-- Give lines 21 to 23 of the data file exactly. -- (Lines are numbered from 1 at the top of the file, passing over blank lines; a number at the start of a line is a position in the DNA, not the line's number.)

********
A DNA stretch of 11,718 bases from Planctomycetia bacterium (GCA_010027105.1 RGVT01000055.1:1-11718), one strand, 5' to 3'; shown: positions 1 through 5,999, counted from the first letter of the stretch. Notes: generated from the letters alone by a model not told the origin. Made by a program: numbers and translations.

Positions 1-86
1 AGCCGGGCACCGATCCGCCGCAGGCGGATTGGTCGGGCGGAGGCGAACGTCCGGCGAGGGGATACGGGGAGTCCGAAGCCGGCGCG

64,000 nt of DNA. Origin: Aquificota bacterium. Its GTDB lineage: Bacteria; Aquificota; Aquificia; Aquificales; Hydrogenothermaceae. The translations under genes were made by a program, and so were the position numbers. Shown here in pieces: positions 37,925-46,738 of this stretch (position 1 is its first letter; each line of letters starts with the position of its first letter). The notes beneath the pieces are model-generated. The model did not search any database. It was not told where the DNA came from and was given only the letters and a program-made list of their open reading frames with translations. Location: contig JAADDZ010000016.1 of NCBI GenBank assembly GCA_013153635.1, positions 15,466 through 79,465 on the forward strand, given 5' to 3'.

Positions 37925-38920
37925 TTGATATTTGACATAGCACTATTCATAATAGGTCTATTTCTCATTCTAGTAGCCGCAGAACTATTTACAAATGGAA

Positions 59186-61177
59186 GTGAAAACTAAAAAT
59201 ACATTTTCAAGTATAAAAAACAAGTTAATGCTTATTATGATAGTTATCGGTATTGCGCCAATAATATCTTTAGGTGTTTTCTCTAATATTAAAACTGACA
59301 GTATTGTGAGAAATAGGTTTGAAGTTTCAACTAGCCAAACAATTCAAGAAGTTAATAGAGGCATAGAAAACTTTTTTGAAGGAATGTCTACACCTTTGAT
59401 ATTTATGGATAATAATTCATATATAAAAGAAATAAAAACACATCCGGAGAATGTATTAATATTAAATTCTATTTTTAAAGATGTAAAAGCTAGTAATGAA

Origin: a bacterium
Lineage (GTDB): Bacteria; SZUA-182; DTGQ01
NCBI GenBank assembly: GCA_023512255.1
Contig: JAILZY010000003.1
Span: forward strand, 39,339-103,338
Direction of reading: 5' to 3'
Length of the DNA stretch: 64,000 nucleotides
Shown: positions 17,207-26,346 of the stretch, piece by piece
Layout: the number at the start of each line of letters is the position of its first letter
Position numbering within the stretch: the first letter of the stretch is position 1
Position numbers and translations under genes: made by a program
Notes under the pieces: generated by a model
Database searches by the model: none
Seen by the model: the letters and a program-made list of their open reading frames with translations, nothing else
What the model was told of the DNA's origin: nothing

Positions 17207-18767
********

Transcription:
Position numbering within the stretch: the first letter of the stretch is position 1
Position numbers and translations under genes: made by a program
Notes under the pieces: generated by a model